|Moffat Town :-
King Robert the Bruce
Return to :- [Moffat Homepage] [Moffat Server Index]
[Description] [Where We Are] [History] [People]
[Attractions] [Events] [Where To Stay] [Where To Eat]
[Moffat Business Index] [Amenities of Moffat]
They Were Here :
Robert Bruce, King of Scotland :
The earliest seal of King Robert I
The Bruce or 'De Bruce' family had been long-established in the Moffat and Lochmaben area long before the Interregnum that lead to Wallace's attempt at maintaining Scottish independence, and Bruce's success. A previous Robert de Bruce had held Auldton Motte, by some considered the foundation of Moffat, granting a chapel to the See of Glasgow in 1177.
Following the death of Alexander III of Scotland in a riding accident on 12th March 1286, Scotland was left without any definite male heir to the throne. There were some thirteen male contenders, plus the infant daughter of Alexander's daughter Margaret, who had married the Kign of Norway in 1281 and died in 1283. A further complication was that Alexander's widowed Queen Yolande was pregnant and might yet bear Scotland a male heir. However, the two most serious contenders were the eighty-year-old Robert Bruce Earl of Annandale and John Balliol of Galloway; both were evenly matched, so six Guardians were appointed. These were two men from each of the Three Estates - the Bishops of St. Andrews and Glasgow, the Earls of Fife and Buchan, and the Lords John Comyn of Badenoch and James the Steward. Bruce of Annandale and his son Robert Earl of Carrick were quick to show their power by seizing the Royal castles of Dumfries and Wigtown as well as the castle at Buittle of Princess Devorguilla, mother to John Balliol.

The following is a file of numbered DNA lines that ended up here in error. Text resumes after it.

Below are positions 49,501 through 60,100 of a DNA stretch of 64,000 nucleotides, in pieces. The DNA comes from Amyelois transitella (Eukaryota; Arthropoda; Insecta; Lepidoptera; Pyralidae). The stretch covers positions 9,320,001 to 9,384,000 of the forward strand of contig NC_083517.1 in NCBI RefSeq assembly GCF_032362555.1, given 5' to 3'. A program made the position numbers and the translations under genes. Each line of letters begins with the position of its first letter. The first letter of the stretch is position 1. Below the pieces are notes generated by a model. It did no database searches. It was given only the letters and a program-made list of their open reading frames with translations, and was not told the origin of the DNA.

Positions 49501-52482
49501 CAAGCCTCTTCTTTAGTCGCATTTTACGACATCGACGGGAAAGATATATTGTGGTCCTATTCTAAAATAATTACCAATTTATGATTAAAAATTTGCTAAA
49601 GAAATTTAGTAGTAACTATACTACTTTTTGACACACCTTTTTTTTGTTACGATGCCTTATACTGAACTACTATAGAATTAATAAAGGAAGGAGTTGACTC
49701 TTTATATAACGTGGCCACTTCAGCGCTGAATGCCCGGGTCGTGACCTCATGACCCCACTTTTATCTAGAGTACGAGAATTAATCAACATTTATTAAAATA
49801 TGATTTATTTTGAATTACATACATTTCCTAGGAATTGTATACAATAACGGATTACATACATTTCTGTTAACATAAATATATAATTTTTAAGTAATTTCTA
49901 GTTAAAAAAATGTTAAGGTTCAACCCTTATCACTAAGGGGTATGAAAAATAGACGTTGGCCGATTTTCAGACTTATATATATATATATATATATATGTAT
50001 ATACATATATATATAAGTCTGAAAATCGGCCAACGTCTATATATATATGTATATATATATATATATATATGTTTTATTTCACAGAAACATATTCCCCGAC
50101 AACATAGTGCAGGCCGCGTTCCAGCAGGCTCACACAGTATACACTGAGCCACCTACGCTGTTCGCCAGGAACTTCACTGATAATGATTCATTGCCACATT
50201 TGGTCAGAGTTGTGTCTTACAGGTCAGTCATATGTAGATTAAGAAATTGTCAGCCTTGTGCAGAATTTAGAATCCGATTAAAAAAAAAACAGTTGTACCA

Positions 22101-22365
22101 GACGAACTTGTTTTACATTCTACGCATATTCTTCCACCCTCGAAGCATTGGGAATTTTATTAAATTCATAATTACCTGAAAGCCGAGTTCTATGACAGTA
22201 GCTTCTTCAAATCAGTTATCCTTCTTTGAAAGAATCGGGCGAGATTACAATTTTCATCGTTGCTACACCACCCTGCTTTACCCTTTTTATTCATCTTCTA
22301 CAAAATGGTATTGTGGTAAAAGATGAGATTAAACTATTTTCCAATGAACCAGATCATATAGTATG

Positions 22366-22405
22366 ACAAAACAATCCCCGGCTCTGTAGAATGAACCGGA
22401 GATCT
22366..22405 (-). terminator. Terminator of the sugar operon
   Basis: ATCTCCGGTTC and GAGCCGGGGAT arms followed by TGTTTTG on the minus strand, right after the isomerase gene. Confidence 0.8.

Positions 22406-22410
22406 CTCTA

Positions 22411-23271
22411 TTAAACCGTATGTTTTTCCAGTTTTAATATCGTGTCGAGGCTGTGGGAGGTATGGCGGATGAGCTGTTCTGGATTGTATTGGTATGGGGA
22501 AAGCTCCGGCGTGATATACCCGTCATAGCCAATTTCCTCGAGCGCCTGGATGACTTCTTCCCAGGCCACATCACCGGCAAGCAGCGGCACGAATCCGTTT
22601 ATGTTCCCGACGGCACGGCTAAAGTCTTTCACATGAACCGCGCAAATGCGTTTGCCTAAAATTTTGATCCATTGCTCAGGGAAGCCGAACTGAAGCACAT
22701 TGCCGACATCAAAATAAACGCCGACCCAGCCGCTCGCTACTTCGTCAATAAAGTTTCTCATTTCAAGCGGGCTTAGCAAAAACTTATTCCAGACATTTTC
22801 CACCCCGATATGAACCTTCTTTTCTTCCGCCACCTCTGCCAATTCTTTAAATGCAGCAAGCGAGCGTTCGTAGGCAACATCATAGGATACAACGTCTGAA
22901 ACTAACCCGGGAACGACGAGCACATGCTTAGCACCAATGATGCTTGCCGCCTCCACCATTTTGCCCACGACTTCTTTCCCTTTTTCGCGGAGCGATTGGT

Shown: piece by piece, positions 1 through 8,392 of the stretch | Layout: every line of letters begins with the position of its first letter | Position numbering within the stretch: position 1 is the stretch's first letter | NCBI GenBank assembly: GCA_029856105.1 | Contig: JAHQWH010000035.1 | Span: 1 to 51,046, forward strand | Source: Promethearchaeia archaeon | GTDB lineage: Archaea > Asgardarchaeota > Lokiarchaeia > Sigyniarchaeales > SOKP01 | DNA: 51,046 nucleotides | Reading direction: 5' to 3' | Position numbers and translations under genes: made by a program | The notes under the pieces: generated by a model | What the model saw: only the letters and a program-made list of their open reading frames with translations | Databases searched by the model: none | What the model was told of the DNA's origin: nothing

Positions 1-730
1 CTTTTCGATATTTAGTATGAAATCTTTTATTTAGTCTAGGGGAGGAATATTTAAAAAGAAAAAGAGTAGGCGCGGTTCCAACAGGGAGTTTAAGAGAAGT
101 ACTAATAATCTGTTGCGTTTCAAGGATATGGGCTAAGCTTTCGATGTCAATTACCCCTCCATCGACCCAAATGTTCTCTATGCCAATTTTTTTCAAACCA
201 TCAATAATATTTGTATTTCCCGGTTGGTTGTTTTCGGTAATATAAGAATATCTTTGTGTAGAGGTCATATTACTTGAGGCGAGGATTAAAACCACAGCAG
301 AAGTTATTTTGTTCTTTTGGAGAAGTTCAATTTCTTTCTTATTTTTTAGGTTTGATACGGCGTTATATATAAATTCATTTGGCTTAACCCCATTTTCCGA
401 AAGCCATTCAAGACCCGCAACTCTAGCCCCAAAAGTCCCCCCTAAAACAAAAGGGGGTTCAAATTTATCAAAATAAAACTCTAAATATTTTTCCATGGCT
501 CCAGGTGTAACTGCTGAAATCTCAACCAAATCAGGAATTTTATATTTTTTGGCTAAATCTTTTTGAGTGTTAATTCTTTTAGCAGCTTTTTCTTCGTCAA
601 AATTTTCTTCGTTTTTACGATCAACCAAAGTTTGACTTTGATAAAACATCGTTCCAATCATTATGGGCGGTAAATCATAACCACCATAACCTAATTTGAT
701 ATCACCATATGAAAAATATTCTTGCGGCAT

Edward I of England was initially called in to try and arbitrate between the increasingly armed struggles between the 'Competitors' as guarantor of peace. By 1289 he had tried to betroth his son Edward (then six) to the seven-year-old Margaret, Maid of Norway, Alexander's grand-daughter. That failed in 1290 when the Maid died, so an attempt was made to avoid a civil war by further involving Edward in judging between the Competitors, which 'Great Cause' failed because of unwillingness to come together under John Balliol, the successful candidate. The resulting confusion gave Edward the opportunity he needed for an invasion, sparking events such as the campaigns of William Wallace. The Bruces were ambivalent figures, on occasion supporting Edward of England against their compatriots.
Robert 'the Bruce' capped earlier Borders misadventures by killing the 'Red' Comyn in the Church of the Grey Friars, Dumfries, at a spot marked by cobbles in the 'Friars' Vennel'. The murder of John Comyn of Badenoch has been dressed up as a casual dispute, but in fact destroyed the only serious contender to Bruce following the execution of Wallace. However, the eventual King was not to have an easy time of it, being forced out of Scotland to brief exile on Rathlin Island off Ireland before returning to fight the occupying English garrisons. His attempt to expel the forces of Edward I of England was to end in victory over Edward II at Bannockburn in 1314. Edward I had died on the journey north towards Stirling, his son was no tactician, so it is one of the unknowns of history as to whether the Hammer of the Scots would ever have got the better of The Bruce.
Moffat enters the record of the conflict in 1306 in the verses of the minstrel 'Blind Harry' when he records the meeting of James Douglas - 'The Good Sir James' - with Robert Bruce. They appear to have met near Ericstane Brae, the mediaeval route up the side of Coteshill that was the main west coast route to Edinburgh and Glasgow. In view of the great importance that their alliance was to have, it can be said that their meeting was one of the most crucial in Scotland.
"All him alane the way he tais
Then Douglas alone on his way he rides
[Moffat Town Index]
Hosted on : [Moffat Server]
All text and images © 1999 Richard Edkins of Dalbeattie Internet.
Moffat Town Website started 9th June 1999.
Last updated 15th December 1999.